Raul Dancel ~ Dreaming Of Own Home In Manila’s Slums

A row of decrepit apartments built on government land in Baclaran, a sprawling poor district south of Manila. In 1946, there were about 46,000 slum dwellers in Manila. Now, metropolitan Manila is host to about 2.1 million slum dwellers. -ST PHOTO: RAUL DANCEL

A row of decrepit apartments built on government land in Baclaran, a sprawling poor district south of Manila. In 1946, there were about 46,000 slum dwellers in Manila. Now, metropolitan Manila is host to about 2.1 million slum dwellers. -ST PHOTO: RAUL DANCEL

MANILA • I grew up in one of the many slums scattered all around metropolitan Manila. Ours was just south of Manila, in Baclaran, a district known for a sprawling shrine dedicated to the version of the Virgin Mary known as the Lady of Perpetual Help.
It was fitting, really. I always felt our neighbourhood was in perpetual need of help. We lived in one of the upper floors of a row of decrepit two-storey flats our landlord somehow managed to build on land he did not own. It was government land.

It was in the middle of thousands of shacks that were really nothing more than cardboard, plywood and tin sewn together with nails, chicken wire and adhesive tape covered with galvanised steel and held in place with cement blocks, used tyres and other heavy debris.

Read more: http://www.straitstimes.com/opinion/dreaming-of-own-home-in-manilas-slums

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The University of Chicago Press ~ The History Of Cartography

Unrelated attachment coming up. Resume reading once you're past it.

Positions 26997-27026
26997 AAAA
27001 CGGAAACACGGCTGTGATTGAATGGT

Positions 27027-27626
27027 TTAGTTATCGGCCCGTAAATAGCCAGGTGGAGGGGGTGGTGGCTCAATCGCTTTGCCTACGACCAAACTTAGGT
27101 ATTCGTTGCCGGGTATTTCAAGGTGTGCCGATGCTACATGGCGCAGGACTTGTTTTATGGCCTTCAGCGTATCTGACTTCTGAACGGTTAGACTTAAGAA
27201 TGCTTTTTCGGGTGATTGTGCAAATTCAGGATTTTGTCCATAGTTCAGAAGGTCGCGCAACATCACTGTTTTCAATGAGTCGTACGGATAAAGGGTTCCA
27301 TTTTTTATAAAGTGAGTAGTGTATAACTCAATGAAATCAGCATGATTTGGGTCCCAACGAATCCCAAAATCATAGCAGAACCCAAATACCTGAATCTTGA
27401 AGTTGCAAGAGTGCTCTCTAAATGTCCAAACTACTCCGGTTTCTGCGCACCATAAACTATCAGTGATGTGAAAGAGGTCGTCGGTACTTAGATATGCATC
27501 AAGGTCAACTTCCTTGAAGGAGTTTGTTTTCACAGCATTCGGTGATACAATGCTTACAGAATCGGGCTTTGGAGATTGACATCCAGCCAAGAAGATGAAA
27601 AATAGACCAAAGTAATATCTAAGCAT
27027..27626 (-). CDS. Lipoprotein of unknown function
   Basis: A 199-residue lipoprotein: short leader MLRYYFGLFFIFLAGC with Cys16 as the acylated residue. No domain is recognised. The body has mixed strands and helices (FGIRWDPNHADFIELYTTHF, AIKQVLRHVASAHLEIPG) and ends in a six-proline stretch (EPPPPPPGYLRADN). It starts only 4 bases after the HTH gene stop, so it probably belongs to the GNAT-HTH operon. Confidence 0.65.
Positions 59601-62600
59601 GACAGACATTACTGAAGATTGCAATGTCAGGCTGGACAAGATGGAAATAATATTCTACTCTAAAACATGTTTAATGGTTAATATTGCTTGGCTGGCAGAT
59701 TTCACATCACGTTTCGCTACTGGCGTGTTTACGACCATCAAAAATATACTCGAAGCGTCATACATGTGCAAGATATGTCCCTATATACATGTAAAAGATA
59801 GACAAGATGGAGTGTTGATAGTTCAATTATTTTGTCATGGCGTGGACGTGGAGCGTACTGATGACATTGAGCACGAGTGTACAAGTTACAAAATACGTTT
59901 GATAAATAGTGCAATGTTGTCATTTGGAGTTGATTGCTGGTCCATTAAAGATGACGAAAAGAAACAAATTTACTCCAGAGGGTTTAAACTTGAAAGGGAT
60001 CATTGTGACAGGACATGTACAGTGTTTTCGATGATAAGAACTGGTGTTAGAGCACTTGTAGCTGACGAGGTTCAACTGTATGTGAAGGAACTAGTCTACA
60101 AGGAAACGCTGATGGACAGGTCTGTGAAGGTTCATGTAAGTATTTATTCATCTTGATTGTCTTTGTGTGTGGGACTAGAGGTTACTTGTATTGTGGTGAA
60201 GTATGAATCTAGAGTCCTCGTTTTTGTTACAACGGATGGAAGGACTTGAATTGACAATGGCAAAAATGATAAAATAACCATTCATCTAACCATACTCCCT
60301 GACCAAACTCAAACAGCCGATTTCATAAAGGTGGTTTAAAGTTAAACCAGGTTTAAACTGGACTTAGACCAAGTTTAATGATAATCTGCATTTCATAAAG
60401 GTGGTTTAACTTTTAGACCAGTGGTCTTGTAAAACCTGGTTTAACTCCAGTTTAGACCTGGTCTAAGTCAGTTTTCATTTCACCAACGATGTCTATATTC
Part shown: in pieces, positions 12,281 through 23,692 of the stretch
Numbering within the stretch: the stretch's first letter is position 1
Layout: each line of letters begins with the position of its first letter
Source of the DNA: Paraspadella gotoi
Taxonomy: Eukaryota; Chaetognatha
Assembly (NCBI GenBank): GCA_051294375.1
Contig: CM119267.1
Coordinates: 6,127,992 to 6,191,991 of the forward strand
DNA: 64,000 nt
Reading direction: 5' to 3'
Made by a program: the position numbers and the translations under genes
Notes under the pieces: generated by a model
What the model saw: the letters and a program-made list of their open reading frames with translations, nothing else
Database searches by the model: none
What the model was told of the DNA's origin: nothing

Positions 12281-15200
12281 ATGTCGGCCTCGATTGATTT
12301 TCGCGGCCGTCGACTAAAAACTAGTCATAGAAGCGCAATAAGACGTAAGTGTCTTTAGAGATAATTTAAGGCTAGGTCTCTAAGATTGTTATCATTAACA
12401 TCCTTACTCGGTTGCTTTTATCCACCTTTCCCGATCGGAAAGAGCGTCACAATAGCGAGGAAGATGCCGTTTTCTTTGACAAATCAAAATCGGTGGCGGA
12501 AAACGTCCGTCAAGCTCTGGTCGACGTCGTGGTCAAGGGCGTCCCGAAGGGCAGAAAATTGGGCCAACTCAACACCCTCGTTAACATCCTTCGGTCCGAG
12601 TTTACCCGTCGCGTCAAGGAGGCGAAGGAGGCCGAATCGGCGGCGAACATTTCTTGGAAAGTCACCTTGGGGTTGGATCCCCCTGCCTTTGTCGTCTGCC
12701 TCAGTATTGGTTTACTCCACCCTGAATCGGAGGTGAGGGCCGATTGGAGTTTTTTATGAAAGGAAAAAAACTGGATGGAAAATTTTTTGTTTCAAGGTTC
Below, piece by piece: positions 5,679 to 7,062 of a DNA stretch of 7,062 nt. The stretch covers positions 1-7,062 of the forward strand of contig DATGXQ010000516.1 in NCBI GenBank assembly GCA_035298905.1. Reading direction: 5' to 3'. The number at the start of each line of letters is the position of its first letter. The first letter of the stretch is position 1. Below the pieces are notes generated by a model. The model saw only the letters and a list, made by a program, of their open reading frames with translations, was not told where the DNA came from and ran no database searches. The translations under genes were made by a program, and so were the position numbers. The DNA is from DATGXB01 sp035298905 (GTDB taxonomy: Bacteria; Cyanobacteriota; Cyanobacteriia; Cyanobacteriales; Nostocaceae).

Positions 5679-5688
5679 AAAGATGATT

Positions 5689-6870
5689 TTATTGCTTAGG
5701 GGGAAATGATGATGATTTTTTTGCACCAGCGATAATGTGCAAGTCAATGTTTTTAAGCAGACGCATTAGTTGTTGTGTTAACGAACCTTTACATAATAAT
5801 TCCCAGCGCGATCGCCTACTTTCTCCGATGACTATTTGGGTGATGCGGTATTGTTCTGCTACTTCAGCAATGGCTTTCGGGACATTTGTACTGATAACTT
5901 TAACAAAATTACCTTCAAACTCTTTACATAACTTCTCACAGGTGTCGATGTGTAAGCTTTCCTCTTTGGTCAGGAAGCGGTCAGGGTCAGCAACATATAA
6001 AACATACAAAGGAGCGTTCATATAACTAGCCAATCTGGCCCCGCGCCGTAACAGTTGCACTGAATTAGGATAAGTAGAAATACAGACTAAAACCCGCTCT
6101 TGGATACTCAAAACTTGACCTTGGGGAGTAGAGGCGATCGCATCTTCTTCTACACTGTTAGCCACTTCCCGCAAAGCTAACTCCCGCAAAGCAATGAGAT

CartographyThe first volume of the History of Cartography was published in 1987 and the three books that constitute Volume Two appeared over the following eleven years. In 1987 the worldwide web did not exist, and since 1998 book publishing has gone through a revolution in the production and dissemination of work. Although the large format and high quality image reproduction of the printed books (see right column) are still well-suited to the requirements for the publishing of maps, the online availability of material is a boon to scholars and map enthusiasts.

On this site the University of Chicago Press is pleased to present the first three volumes of the History of Cartography in PDF format. Navigate to the PDFs from the left column. Each chapter of each book is a single PDF. The search box on the left allows searching across the content of all the PDFs that make up the first six books.

“An important scholarly enterprise, the History of Cartography … is the most ambitious overview of map making ever undertaken …. People come to know the world the way they come to map it—through their perceptions of how its elements are connected and of how they should move among them. This is precisely what the series is attempting by situating the map at the heart of cultural life and revealing its relationship to society, science, and religion…. It is trying to define a new set of relationships between maps and the physical world that involve more than geometric correspondence. It is in essence a new map of human attempts to chart the world.”—Edward Rothstein, New York Times

“It is permitted to few scholars both to extend the boundaries of their field of study and to redefine it as a discipline. Yet that is precisely what The History as a whole is doing.”—Paul Wheatley, Imago Mundi

“A major scholarly publishing achievement.… We will learn much not only about maps, but about how and why and with what consequences civilizations have apprehended, expanded, and utilized the potential of maps.”—Josef W. Konvitz, Isis

Go to: http://www.press.uchicago.edu/books/HOC/index.html

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Sibusiso Tshabalala ~ This Nigerian Architect Wants To Turn Africa’s Water Slums Into Floating Cities

An artist’s impression of what the Makoko water settlement could look like(Photo from NLÈ website)

An artist’s impression of what the Makoko water settlement could look like(Photo from NLÈ website)

Nigerian architect Kunlè Adeyemi is re-imagining African’s water slums as floating islands.